Donald Stephenson (left) and Jeff Allen try Plowboys' Royal Crown.
Donald Stephenson didn't realize how powerful he was.
For his senior year, the future Oklahoma Sooners and Kansas City Chiefs offensive lineman had transferred to Blue Springs High School. During the school's annual spring scrimmage, the offense ran a play called "power." The 282-pound Stephenson aimed for the tackle, swung off him and picked up the linebacker.
"I guess I broke his arm or something like that," Stephenson says. "He missed the rest of his senior year. Coach [Kelly] Donohoe was like, 'In practice, just kind of lay off our guys.' "
Stephenson tells this story because he has just collided again with the linebacker - who now works for two-month-old Plowboys Barbeque (3111 Southwest Missouri 7, Blue Springs, 816-228-7569). The restaurant was cooking at the American Royal barbecue contest, and Stephenson was eating.
"When I saw his face, I was like, 'Oh, shit. I did do that to you,' " Stephenson says. "He was cool about it. I just remember, all senior year he walked around with that cast. I ended up getting hurt, too." (Stephenson broke his big toe and missed seven games.)
The man asked Stephenson to drop by Plowboys. So Stephenson, teammate Jeff Allen and I are here to sample the barbecue joint, run by 2009 American Royal Invitational Grand Champion Todd Johns.
Allen has shown up with bandages on some of his fingers and over his right wrist. His fingers may have been broken in the win over the Tennessee Titans. He insists he's fine.
"I woke up the next day, and it looked like I got stung by a bunch of bees," he says.
Johns greets the players and tells us that the best way to sample his food is with the "Royal Crown," a platter of ribs, burnt ends and pulled pork (with a couple of side orders). We order three.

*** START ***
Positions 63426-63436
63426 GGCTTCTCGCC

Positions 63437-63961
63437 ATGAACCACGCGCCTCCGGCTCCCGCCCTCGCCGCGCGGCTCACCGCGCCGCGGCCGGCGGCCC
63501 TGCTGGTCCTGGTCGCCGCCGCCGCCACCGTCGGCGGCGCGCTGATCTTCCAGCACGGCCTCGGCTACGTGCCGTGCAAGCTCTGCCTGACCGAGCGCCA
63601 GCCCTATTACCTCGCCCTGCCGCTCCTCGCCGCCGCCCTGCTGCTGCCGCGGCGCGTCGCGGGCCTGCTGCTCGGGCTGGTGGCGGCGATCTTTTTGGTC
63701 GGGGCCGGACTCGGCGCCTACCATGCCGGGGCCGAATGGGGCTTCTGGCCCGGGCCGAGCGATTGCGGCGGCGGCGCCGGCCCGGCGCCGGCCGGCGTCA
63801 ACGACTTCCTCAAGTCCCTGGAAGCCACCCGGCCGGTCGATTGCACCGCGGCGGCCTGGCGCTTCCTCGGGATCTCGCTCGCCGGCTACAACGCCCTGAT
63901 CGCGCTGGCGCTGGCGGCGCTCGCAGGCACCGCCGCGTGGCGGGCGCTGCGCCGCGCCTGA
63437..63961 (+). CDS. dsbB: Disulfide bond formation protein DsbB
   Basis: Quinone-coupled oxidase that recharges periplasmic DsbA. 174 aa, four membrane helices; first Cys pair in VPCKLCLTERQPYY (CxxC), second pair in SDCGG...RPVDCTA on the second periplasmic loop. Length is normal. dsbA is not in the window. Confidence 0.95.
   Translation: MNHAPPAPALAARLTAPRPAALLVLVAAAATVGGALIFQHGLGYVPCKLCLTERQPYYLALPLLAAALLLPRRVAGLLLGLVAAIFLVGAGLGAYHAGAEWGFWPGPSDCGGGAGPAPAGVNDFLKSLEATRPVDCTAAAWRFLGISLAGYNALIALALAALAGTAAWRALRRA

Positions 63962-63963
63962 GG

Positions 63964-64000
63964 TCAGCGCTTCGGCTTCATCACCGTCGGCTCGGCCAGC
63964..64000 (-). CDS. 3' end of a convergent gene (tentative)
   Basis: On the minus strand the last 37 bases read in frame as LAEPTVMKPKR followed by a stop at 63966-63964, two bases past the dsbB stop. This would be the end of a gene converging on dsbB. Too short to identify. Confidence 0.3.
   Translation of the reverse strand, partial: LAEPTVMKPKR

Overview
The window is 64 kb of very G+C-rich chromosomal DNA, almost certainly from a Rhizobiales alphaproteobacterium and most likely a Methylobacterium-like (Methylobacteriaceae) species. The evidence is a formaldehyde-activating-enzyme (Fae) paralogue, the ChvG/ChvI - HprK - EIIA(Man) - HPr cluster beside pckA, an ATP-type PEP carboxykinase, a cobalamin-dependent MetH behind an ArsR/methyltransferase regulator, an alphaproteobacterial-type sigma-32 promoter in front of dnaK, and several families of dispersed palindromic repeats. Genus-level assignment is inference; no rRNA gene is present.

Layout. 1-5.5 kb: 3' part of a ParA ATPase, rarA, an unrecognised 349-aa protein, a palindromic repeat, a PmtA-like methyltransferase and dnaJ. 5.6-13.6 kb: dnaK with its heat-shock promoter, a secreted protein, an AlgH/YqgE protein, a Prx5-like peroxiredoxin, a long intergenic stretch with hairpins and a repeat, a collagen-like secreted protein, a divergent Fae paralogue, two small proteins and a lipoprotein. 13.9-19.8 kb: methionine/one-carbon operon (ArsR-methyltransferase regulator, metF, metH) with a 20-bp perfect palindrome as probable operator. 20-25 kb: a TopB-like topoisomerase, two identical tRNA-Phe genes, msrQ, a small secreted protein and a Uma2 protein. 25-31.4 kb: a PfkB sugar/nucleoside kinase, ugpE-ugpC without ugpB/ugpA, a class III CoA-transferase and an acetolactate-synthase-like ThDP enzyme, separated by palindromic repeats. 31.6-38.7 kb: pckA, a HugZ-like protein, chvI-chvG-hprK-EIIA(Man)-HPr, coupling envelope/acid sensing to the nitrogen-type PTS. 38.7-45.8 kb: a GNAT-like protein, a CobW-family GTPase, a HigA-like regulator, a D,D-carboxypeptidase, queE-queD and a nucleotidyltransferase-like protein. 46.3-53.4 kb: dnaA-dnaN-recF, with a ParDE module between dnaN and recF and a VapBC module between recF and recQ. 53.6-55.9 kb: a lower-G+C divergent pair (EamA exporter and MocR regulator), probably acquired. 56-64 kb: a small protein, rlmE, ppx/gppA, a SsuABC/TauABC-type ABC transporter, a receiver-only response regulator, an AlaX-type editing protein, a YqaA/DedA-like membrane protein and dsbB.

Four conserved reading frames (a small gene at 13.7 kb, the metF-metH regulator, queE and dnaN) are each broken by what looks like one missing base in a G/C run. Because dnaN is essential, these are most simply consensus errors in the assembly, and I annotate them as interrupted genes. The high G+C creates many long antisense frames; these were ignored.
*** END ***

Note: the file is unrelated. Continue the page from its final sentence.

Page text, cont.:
Plowboys' Royal Crown
Neither Stephenson nor Allen is a big fan of pulled pork, but they give it a try.
"It's real good," Stephenson says. "It's got a lot of flavor to it. I like the hot sauce on it." (Johns' Sweet 180 sauce earned him a perfect score at the Royal, hence the name.)
"I like the sweetness of it," Chicagoan Allen says. "It reminds me of Sweet Baby Ray's."
The men dig into the meaty ribs. Allen, fingers taped, guts it out and eats through the pain.
"I think they're cooked perfect," Stephenson says.
Before I can ask Allen about the burnt ends, he has almost finished his. "I like the tenderness of them, the flavor of them," he says. "They have the best burnt ends that I've had."
"They're crispy on the outside, and they're real tender on the inside," Stephenson says. "I like the way that they cut them, too. Most people have them diced up."
Stephenson goes for a refill of the lemonade. The sides - beans, crispy barbecue-seasoned fries, cheesy potatoes - all earn praise, too. "I really like the fries," Stephenson says. "The beans are good."
"I love the cheesy potatoes," Allen adds.
How does Plowboys stack up against Allen's and Stephenson's favorites (Oklahoma Joe's and Gates, respectively)?
"Ribs, I'm still going Oklahoma Joe's," Allen says. "These are close. I'd definitely call this a successful meal."
"Ribs, Gates," Stephenson says. "I like these burnt ends."
On the way out, Johns asks for himself.
"This could be dangerous," Allen tells him. "You might see me a lot more than you thought."
Stephenson and Allen finish up.
Ribs cleaned to the bone. Every burnt end eaten. Two bowls of beans. Four cups of lemonade finished. Pulled pork picked over. Fries mostly finished.
Cost (for two 300-pound NFL offensive linemen and one skinny ginger)
: Definitely in the rotation. Order burnt ends, fries, beans and lemonade. Don't even think about a big meal later.